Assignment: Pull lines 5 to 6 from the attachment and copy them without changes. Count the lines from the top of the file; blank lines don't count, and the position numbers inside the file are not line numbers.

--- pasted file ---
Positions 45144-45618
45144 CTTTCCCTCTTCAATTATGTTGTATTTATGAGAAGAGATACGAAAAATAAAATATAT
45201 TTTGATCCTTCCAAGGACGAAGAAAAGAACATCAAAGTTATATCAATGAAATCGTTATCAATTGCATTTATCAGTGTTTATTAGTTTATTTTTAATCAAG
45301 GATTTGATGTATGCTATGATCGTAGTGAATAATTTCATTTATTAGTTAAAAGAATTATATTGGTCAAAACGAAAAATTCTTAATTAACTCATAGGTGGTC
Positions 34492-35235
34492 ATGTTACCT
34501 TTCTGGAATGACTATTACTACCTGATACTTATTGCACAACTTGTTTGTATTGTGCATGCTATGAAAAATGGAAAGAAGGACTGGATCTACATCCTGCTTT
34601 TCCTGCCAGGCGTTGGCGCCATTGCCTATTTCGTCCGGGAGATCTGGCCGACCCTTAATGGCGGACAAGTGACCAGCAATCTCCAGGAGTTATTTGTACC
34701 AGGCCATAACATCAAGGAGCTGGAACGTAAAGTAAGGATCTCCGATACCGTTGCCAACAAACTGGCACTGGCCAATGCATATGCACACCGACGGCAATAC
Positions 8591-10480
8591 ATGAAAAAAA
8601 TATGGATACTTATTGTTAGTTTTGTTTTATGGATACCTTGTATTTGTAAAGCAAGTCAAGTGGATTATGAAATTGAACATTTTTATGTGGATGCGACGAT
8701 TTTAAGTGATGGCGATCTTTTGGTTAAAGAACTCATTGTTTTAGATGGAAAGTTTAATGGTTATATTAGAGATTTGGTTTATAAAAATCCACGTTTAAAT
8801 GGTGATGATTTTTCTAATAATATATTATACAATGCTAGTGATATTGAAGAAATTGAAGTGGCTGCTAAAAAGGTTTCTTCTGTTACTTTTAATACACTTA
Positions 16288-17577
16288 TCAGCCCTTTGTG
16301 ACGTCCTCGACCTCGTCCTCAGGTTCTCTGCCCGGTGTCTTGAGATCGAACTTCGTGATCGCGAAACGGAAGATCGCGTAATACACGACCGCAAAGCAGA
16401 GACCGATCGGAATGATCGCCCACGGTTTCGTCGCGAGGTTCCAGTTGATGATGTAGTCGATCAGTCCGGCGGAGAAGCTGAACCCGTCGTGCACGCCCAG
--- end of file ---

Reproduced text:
Positions 34492-35235
34492 ATGTTACCT